Among contemporary music ensembles, perhaps none is more ambitious or daring than the brilliant Arditti String Quartet, which presents three virtuosic modernist works on this Wigmore Hall Live release. The metric complexities of Conlon Nancarrow's short, etude-like String Quartet No. 3 (1987) test the player's rhythmic precision and linear independence, while the ensemble's cohesion and balance are challenged in the 12 epigrammatic sections of Henri Dutilleux's String Quartet, "Ainsi la Nuit" (1973-1976). But while both of these works are undeniably impressive for the great difficulties they present, the tour de force of this recording is György Ligeti's enormously demanding String Quartet No. 2 (1968), a masterpiece of extended string techniques and sonorities that is a bold continuation of the explorations of Béla Bartók; yet this work is an intense musical experience in its own right, for all the stark contrasts of material and fantastic experimentation. Listening to this disc in one sitting can be invigorating or exhausting, depending on one's experience and inclination toward avant-garde string quartet music; since the density of detail is high, there is a lot to absorb here, and all three string quartets require the sharpest attention. Yet the Arditti String Quartet is a superb guide to these uncompromising pieces, and the group's exuberance and phenomenal playing undoubtedly made this April 9, 2005, concert enjoyable for its audience. The reproduction is remarkably vibrant and almost palpable in its presence.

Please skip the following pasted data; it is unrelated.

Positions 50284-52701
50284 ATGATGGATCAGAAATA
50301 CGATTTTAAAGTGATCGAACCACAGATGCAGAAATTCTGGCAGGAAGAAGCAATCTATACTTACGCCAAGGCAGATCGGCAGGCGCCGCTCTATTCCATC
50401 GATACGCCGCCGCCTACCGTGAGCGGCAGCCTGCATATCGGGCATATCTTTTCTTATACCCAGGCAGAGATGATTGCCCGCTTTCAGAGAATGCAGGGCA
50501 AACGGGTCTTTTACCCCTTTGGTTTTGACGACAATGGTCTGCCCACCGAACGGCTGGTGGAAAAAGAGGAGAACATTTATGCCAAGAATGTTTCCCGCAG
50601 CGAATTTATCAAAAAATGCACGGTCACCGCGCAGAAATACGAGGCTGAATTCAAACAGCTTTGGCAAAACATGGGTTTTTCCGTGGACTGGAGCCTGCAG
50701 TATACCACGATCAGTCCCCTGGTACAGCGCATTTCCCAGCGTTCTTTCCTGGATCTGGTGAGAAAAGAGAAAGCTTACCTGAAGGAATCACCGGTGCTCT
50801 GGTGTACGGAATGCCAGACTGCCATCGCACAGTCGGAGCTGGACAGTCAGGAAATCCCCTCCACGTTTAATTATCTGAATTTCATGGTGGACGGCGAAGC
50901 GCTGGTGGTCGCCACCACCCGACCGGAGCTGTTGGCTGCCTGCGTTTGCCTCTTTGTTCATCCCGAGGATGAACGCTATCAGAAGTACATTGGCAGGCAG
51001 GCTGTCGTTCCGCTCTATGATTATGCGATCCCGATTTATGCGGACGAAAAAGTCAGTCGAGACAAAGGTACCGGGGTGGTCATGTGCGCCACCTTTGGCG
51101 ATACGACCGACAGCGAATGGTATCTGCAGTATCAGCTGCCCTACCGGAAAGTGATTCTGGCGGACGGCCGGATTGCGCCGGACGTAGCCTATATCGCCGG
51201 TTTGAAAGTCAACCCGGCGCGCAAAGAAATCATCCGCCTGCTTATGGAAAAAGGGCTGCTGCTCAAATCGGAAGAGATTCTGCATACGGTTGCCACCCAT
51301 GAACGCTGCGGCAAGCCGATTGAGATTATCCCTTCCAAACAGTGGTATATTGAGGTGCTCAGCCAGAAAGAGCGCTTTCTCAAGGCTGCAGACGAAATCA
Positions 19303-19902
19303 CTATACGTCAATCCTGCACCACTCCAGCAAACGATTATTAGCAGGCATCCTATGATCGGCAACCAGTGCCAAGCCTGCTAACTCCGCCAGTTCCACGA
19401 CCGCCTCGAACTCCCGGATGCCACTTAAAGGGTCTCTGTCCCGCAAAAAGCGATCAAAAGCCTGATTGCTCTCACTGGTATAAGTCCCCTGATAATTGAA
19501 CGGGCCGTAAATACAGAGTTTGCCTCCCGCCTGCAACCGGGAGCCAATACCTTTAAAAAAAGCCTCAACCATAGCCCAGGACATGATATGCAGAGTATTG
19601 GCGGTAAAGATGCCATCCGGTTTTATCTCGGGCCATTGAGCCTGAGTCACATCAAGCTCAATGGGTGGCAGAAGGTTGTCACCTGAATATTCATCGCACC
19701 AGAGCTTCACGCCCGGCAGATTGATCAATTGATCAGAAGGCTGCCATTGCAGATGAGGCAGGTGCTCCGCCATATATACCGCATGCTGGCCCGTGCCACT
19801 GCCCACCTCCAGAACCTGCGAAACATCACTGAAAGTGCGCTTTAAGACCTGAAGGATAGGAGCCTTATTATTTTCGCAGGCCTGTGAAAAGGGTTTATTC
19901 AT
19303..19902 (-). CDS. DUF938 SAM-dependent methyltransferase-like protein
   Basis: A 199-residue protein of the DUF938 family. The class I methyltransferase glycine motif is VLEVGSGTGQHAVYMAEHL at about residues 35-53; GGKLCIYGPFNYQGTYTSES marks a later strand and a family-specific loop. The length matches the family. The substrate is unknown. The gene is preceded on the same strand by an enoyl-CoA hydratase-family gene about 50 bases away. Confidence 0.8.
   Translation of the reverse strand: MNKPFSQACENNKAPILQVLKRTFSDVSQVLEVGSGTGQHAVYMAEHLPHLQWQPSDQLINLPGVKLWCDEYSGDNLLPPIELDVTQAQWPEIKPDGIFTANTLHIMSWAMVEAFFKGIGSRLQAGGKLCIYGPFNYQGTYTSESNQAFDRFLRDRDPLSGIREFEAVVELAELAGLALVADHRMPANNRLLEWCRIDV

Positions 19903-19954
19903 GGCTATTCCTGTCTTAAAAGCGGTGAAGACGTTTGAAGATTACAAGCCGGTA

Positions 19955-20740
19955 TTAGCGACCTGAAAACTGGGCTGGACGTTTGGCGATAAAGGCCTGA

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AllMusic Review by Blair Sanderson
|String Quartet No.3|
|String Quartet No. 2|
|Ainsi la nuit, for string quartet|